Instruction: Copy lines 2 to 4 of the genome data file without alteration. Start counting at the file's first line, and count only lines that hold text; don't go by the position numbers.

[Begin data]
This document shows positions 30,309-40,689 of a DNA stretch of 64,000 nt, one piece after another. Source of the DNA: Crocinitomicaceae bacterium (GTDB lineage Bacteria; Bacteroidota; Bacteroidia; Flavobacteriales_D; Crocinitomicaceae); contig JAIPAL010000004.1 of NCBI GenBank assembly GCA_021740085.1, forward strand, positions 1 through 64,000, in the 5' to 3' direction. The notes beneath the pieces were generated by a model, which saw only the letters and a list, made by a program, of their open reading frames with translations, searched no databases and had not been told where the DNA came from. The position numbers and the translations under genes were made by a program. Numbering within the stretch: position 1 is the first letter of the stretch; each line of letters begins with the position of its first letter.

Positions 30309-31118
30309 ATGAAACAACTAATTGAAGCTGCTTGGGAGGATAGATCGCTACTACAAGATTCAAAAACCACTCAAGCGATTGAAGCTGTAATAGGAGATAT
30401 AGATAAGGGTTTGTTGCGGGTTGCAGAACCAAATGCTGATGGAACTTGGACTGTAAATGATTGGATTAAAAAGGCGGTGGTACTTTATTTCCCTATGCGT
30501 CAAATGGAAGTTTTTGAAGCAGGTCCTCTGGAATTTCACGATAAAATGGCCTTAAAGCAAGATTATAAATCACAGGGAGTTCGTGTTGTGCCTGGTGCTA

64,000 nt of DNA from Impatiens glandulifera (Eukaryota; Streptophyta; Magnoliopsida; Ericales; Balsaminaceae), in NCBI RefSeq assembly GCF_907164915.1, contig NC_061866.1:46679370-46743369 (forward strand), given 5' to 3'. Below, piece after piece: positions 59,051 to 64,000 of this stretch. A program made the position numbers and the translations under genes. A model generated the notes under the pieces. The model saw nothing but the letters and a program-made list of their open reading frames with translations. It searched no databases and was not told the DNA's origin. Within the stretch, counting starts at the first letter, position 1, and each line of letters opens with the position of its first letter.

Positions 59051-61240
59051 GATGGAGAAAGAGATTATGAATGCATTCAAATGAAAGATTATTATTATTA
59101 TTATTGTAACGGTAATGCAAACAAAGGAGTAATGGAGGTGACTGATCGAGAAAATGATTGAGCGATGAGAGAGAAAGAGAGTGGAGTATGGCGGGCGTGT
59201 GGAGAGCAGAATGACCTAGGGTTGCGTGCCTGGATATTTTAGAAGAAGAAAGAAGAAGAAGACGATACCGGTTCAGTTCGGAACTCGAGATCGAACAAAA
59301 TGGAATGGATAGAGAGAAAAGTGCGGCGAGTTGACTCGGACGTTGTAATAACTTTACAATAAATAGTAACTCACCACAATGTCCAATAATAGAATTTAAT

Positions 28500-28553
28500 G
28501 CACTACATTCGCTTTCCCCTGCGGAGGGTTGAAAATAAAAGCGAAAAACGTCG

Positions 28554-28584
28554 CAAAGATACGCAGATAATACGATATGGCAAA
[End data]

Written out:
Positions 30309-31118
30309 ATGAAACAACTAATTGAAGCTGCTTGGGAGGATAGATCGCTACTACAAGATTCAAAAACCACTCAAGCGATTGAAGCTGTAATAGGAGATAT
30401 AGATAAGGGTTTGTTGCGGGTTGCAGAACCAAATGCTGATGGAACTTGGACTGTAAATGATTGGATTAAAAAGGCGGTGGTACTTTATTTCCCTATGCGT